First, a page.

Expos 8, Pirates 5. Montreal's David Palmer, age 26 and still trying to establish himself after missing two of the previous three seasons, faced Pittsburgh's John Candelaria, a former ERA champ who threw his last 200-inning season in 1980, but would pitch until 1993.
Montreal stormed out to an early lead when Andre Dawson walked, Gary Carter singled, and Jim Wohlford homered in the top of the first. However, Pittsburgh responded swiftly in the bottom of the inning. Marvell Wynne led off with a double, and Lee Lacy singled him home. Johnny Ray walked, and Jason Thompson and Tony Pena followed with RBI singles to tie the game at 3. Jim Morrison walked to load the bases, Brian Harper flied to center for the first out of the inning, and Denny Gonzalez walked to force in the go-ahead run. Palmer was then yanked in favor of Rick Grapenthin, who struck out Candelaria and induced a flyout from Wynne to end the inning.
The Expos tied the score in the second on singles by Doug Flynn, Mike Ramsey, and Tim Raines. With two outs, Dawson singled as well, but Grapenthin, who had hit into a force earlier in the inning, was thrown out trying to score on the play, ending the threat. Grapenthin tossed a perfect second. Lee Tunnell relieved Candelaria in the third and worked around a Wohlford single, while Grapenthin allowed a Pena walk and a Morrison single in the bottom of the inning, then induced a double play and a flyout to extinguish the rally.
The visitors pulled ahead again in the fourth. Tunnell retired the first two hitters of the inning, but then allowed a Raines double, walked Wallace Johnson, and yielded a tiebreaking RBI double to Dawson. Carter was intentionally walked to load the bases, and Wohlford proceeded to single in a pair of runs, making it a 7-4 lead. Grapenthin threw a spotless fourth, then singled against Jim Winn with one out in the fifth, moved to second on a wild pitch, and scored on a Johnson single. He then retired the Pirates in order again in the bottom of the inning.
Winn allowed only a walk in the top of the sixth; Joe Hesketh relieved in the bottom of the inning and allowed a Morrison single, which was followed two outs later by a pinch RBI double from Eddie Vargas. The remainder of the game passed relatively calmly. Don Robinson allowed singles in the seventh (Ramsey) and eighth (Carter), and Kent Tekulve retired the Expos in order in the ninth. Hekseth, meanwhile, pitched the last four innings for Montreal, and after the run he allowed in the sixth, gave up only one hit per inning - singles to Thompson, Morrison, and Lacy, respectively.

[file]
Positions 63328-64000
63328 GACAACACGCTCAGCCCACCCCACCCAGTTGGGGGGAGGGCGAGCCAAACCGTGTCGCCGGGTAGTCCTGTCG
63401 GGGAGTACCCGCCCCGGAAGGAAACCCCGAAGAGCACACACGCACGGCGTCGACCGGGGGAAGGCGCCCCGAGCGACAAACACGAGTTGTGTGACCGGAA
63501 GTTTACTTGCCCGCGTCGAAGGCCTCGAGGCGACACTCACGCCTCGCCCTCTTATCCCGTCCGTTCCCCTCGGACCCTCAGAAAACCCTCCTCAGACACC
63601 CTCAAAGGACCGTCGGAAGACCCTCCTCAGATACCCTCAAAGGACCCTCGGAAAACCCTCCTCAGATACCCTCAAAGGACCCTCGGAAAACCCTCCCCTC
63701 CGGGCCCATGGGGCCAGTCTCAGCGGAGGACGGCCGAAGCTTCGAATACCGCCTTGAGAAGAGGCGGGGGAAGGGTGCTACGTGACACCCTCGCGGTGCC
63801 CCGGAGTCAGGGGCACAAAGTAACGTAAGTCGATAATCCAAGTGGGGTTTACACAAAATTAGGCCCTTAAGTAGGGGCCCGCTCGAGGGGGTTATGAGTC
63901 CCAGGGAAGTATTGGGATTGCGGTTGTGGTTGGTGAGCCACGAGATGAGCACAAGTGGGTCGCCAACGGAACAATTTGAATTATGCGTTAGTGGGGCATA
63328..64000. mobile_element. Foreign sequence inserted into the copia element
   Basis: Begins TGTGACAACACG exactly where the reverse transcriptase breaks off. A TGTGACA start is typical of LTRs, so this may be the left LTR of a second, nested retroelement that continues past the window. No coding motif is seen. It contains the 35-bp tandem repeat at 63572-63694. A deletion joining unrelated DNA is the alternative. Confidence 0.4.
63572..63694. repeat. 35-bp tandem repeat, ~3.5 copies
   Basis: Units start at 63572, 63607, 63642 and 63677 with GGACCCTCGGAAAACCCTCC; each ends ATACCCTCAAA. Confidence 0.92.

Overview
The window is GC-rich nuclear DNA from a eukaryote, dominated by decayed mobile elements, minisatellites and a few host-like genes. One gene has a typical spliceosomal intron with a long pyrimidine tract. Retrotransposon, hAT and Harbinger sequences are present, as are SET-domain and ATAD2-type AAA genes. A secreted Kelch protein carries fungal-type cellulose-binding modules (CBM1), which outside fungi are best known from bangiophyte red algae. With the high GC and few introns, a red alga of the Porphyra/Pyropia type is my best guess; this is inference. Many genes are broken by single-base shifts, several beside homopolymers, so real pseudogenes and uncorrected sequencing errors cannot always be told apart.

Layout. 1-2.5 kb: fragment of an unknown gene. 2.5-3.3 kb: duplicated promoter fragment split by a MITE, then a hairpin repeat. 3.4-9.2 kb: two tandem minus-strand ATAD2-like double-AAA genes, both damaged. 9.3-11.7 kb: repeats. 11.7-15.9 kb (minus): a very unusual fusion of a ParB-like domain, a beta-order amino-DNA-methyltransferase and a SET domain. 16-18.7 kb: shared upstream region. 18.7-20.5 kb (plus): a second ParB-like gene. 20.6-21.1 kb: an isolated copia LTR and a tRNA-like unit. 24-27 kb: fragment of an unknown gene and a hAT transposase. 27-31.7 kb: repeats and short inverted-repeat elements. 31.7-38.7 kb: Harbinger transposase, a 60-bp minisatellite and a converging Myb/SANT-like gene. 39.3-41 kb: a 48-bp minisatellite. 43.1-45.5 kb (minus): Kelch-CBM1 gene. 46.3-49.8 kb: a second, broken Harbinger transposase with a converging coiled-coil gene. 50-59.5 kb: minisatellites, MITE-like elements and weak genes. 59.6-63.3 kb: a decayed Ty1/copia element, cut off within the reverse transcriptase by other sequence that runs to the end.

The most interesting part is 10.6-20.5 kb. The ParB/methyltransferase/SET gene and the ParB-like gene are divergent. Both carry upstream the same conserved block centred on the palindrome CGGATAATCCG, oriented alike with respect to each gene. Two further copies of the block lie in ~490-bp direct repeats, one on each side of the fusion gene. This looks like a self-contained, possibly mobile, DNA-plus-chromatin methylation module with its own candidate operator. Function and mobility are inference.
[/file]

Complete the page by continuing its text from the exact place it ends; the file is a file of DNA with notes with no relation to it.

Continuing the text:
It probably will not shock anyone to learn that a game whose decisive runs were scored in the fourth does not garner a particularly exemplary excitement value; the WPL of 3.08 is solid, but does not reach the 70th percentile. However, despite the early determination of the eventual outcome, the game still featured two lead changes, plus a fairly rare four-inning save - the first save of Joe Hekseth's career - and a career high 5 RBI from Jim Wohlford, who played 15 big league seasons.
There was also Rick Grapenthin, a pitcher who has now appeared in this space four times in the last few weeks. In this game, he took the mound after his team's starter blew a large early lead, and remained there when they pulled ahead, even contributing a hit and a run on offense. He also threw 4.2 innings of one-hit baseball at the Pirates, and his efforts earned him the win.
Grapenthin would end his career having made a total of 19 major league appearances, with a 6.35 ERA. This game includes his only run scored, and one of his two hits. More notably, it was also the longest outing of his career, and his only victory.
Not a bad consolation prize for the fans who "only" got to watch a very good game.